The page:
Crete

Crete’s story begins almost 5,000 years ago, with the mysterious Minoans. The prehistoric equivalent of a modern superpower, the Minoans built vast palaces, from which they controlled the rest of the island and an empire further afield (the famous “Linear B tablets”, written in a primitive form of Greek, provide vivid evidence of their obsessive bureaucracy – no literature, just lists and lists and more lists). Whether the Minoans were peace-loving types, living under the benign influence of a Mother Goddess, or hardline imperialists remains a matter of dispute. What is left of their power bases can be seen at Gournia and Phaistos, stunningly beautiful sites.

During the Middle Ages and the Renaissance, the Venetians controlled Crete for several hundred years, making it a wonderful melting pot of Italian and Byzantine art. The best place to catch a glimpse of this is the church at Kritsa (near Agios Nikolaos), which has a wonderful array of 14th-century frescoes.

Knossos, originally a Minoan palace, was excavated and imaginatively restored in the early 20th century by Sir Arthur Evans, who rebuilt the place in concrete and “completed” its damaged frescoes. It is best enjoyed as a monument to British taste of the period, and to Evans’s vision of an unspoiled, primitive Greek society – complete with weird snake goddesses and bull-leapers.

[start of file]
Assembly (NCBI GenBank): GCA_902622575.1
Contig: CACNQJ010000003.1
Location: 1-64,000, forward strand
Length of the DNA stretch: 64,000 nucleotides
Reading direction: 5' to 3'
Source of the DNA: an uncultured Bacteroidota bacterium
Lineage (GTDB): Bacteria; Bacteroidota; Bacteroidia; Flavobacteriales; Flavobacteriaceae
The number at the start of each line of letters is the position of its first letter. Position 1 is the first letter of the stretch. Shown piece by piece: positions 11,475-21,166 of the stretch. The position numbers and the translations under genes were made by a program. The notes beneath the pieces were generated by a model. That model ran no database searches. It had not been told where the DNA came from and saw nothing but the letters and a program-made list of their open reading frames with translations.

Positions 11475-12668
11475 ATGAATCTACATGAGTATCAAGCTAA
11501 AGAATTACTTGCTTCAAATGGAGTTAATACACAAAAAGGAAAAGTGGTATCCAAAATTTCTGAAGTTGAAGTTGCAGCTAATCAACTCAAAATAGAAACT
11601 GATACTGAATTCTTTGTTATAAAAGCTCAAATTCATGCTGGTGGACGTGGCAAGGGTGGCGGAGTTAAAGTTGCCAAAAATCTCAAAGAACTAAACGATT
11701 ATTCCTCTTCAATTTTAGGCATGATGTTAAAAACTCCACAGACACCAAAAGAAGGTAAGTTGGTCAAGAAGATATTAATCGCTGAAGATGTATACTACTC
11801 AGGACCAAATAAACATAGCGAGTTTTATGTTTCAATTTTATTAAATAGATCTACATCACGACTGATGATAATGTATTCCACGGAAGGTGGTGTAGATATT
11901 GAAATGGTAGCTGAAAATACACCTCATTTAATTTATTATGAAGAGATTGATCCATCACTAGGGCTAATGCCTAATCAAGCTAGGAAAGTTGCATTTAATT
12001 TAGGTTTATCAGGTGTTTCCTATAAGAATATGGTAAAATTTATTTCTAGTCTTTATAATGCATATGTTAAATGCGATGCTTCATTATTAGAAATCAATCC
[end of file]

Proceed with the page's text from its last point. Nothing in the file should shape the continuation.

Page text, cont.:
Thrace, mainland

Thrace, in the north-east, is home to Muslim villages, and in towns such as Xanthi you can hear Turkish in the street, among the Ottoman houses. The inhabitants here were exempted from the exchange of populations with Turkey in 1923. Until the beginning of the last century the first language of large areas of Attica and Euboia in northern Greece was Arvanitika, a form of Albanian, which has been replaced by modern Albanian, spoken by recent immigrants. From the past you can see the ruins of Venetian towers, Crusader castles, Catholic monasteries, Ottoman seraglios and fountains. And in the heart of Athens there is a mosque and madrasa close to Monastiraki station. If you come to Greece for the classical sites, spare a glance for its more recent cultural heritage.

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